There is another reason behind why I find the look of LG’s back covers to be problematic: the phone itself looks like it’s a half-breed of plastic and leather (in the case of the leather back covers). I’m all for LG making a smartphone out of leather, but I’d like to see it make the entire phone leather, not a portion of it. Leather is a gorgeous material to go on a smartphone, but no one makes a phone half-metal, right? Have you seen any half-metal smartphones win any build quality awards lately? How about half-plastic, half-metal smartphones? Yes, Samsung’s Galaxy Note5 is made out of metal and glass, but there’s only an aluminum metal frame while the rest of the phone is covered in Gorilla Glass 4. Aluminum frames are necessary to add some sturdiness to the phone, but Samsung didn’t make the display glass and the back cover aluminum, for example.
What is most fashionable in making a smartphone is when the entire smartphone is composed of a set build material. In other words, had LG taken the G4 and wrapped the phone first in plastic, then fully in leather all over (sans the display, that is), before bringing the G4 to market, then LG would have no complaints from me. In order to maintain the G4’s microSD card slot and removable battery, though, the company had to make the back cover removable and replaceable. I understand the need to maintain the functionality, and how LG did so in order to “one-up” Samsung with its sealed storage and battery devices this year, but you must admit: Samsung’s devices do look better-built, more fashionable, and more coherent than the LG G4.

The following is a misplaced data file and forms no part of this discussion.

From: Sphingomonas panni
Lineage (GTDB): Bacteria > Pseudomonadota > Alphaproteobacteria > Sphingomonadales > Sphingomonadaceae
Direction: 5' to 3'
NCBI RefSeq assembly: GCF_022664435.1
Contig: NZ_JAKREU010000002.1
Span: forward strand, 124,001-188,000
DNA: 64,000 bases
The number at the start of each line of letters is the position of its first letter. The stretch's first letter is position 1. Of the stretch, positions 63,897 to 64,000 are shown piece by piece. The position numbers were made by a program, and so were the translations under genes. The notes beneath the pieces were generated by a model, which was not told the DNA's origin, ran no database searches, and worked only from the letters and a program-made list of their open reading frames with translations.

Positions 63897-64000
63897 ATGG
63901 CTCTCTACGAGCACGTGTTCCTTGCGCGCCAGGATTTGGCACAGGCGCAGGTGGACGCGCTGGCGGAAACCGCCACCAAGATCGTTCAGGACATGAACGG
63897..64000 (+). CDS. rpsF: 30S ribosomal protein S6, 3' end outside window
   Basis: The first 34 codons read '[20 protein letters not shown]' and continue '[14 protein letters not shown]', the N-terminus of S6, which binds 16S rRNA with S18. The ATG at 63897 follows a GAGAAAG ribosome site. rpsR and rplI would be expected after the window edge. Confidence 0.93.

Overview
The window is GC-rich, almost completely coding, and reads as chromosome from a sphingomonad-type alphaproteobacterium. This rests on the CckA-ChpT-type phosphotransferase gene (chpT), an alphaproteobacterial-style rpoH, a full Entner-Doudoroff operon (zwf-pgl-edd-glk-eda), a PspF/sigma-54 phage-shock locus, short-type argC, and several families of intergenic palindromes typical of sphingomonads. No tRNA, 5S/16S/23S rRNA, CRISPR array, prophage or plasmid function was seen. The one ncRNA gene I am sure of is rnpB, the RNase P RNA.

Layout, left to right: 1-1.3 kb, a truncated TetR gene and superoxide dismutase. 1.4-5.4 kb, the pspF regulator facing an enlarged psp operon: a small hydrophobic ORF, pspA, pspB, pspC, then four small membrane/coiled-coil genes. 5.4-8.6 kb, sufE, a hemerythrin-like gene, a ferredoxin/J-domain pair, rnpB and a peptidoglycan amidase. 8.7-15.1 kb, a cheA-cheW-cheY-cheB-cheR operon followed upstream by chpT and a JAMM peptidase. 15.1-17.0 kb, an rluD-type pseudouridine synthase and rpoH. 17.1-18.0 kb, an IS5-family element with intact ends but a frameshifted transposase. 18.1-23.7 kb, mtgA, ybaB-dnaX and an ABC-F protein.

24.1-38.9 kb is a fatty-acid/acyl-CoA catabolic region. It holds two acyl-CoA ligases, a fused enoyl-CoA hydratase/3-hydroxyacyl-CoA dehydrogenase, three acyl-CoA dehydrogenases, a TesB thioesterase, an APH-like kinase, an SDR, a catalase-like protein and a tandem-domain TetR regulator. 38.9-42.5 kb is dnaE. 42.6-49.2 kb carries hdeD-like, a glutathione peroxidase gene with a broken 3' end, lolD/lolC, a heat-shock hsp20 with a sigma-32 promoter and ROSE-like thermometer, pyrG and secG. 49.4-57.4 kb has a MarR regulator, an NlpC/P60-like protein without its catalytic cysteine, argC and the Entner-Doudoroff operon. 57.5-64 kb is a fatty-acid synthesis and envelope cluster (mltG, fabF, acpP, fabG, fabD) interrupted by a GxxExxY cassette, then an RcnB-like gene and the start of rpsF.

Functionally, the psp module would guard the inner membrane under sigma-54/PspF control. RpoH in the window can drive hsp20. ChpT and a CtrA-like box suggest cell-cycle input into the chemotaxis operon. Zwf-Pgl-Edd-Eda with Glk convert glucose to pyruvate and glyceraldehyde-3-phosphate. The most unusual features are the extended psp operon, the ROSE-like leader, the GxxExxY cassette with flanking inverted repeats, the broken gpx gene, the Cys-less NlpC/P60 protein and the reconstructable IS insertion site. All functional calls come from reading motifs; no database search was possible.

When it comes to fashion, coherence is better than functionality. I think that LG should decide which it prizes more: fashion or functionality. Most devices today have some fashion appeal to them (no one wants a large, blocky phone that looks ugly), but you can’t make fashion “King” without sacrificing functionality. Both fashion and functionality can’t be king: one must bow to the other. I realize that this goes against the “we-can-manufacture-it-all-and-maintain-both” mindset from LG, but Samsung has discovered this year that the idea is utopian and practically impossible.
Samsung has found a way to maintain its emphasis on functionality by bringing new features with its new design. I would challenge LG to do the same. As for the G4, however, LG didn’t think it through, and the device appeals to those who only care what the back of their phone looks like, rather than how it looks as a whole. At least when Samsung made plastic smartphones, the entire phone was wrapped in plastic. I just disagree with LG’s design choice in the G4 – even if the genuine brown leather cover looks good on the back of the phone and feels good in hand, too.